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Fast data structure..!!!

by MimisIVI (Acolyte)
on Apr 15, 2008 at 15:07 UTC ( #680532=perlquestion: print w/ replies, xml ) Need Help??
MimisIVI has asked for the wisdom of the Perl Monks concerning the following question:

Hi Monks,

I need to save info with a fast way in Perl and to be able to read this info fast too... For example the below loop seems in simplified way what i want to improve.. I have three values in each loop time to save and by using a hash of hash it takes 15 secs..

my %save; for(0 .. 2000000) { $save{$_}{$_+1}=$_+2; }


Do you have any idea how can i save data fast????

Thanks!!!

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Re: Fast data structure..!!!
by apl (Monsignor) on Apr 15, 2008 at 15:13 UTC
    Call me old-fashioned, but storing 133 thousand entries a second doesn't sound bad...
      Yes its not sound bad, but i need more speed..and putting a limit to the info isnot an option...
Re: Fast data structure..!!!
by kyle (Abbot) on Apr 15, 2008 at 15:26 UTC

    If you really are storing numerical data with numerical keys, an array might serve you better than a hash.

    Have you tried profiling your code to make sure that this really is the part that needs to be optimized? I find it hard to believe that in any useful application, storage and retrieval in RAM is the bottleneck.

Re: Fast data structure..!!!
by moritz (Cardinal) on Apr 15, 2008 at 15:26 UTC
    If you use only continuous natural numbers as keys, it's (slightly) faster to use an array instead of a hash.

    But why do you want to store that data? It's faster to compute them on the fly (if you don't access all of them, at least).

Re: Fast data structure..!!!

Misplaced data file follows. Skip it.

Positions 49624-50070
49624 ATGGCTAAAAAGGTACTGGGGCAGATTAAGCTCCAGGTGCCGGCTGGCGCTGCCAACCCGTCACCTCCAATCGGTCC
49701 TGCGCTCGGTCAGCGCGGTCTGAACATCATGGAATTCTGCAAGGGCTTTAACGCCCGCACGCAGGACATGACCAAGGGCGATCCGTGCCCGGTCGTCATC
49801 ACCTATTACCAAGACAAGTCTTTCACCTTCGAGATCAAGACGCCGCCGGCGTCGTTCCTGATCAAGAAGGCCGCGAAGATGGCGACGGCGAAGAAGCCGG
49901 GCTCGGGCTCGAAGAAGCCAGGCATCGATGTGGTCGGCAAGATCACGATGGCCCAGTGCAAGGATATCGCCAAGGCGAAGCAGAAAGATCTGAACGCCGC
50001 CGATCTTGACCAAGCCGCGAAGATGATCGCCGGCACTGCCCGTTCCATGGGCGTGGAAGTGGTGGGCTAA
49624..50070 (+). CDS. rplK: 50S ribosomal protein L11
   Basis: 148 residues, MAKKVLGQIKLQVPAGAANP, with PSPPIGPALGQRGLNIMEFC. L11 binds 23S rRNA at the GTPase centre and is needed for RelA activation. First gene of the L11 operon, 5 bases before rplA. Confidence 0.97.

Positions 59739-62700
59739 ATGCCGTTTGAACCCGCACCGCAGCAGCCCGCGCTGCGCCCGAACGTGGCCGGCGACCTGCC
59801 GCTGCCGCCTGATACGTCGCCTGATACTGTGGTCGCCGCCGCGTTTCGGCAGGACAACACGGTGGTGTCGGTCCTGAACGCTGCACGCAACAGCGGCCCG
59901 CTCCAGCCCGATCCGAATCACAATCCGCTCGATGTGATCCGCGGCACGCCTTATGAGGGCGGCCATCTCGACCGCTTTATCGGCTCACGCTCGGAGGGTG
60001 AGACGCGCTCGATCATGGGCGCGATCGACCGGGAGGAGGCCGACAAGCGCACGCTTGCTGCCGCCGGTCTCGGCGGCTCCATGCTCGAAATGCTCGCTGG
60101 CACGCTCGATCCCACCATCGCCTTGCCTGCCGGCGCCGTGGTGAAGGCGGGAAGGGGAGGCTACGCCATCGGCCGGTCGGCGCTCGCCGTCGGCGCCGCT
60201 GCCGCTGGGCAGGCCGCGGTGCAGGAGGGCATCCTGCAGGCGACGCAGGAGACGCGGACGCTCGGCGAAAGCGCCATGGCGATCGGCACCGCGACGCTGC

by NetWallah (Abbot) on Apr 15, 2008 at 15:26 UTC
    As apl indicates - your current storage mechanism is already pretty fast.

    Perhaps if we had more information on your problem domain, better suggestions could be made.

    For example, are all the keys numeric, under 2M ? Have you tried pre-allocation of the keys ? An in-memory database ? An AOA, instead of a HOH ?

         "How many times do I have to tell you again and again .. not to be repetitive?"

      Hi Guys,

      Here is the real code..

      I 've got a bit strinbg where i saved (f.e. 2 milion)possitive integers with 4 bytes each one..The code is like below..

      my $docID=0; my $tf=0; my $index=0; my $Aa=time(); for(1 .. 2000000) { $docID = vec ($dp, $index++, 32); $tf = vec ($dp, $index++, 32); $ TERM FREQUENCY $vec{$docID}=$tf; ### SAve Data for(1 .. $tf) { my $poss=vec ($dp, $index++, 32); $pos{$docID}{$poss}=\$order;# save Data } } print "unpack vector in \t",time()-$Aa," secs...\n";


      Thats what i want to speed up...The vec is really very fast to read the bitstring but the saving make the prerfomance slow...:(

      Any suggestions????

        Get a faster computer. On my notebook (about 1 year old, 2 GHz CPU and enough RAM) this takes about 1.6 seconds. I don't say that boast, but rather to tell you that your hardware isn't up to date.

        And are you sure that you actually access all items of that data structure? Right now you just build it up, but don't use it, so there's no way for us to tell.

        Assuming that $pos and $poss are two different things, and $pos is defined somewhere outside of the code snippet, you can save a bundle by doing something like this:
        my $docpos = $pos{$docID}; for (1 .. $tf) { $docpos->{vec ($dp, $index++, 32)}=\$order; }
        It may seem trivial, but that's about 2000000*avg_tf dereferences.
        Getting rid of an unnecessary "my" variable should also pick up a few extra cycles.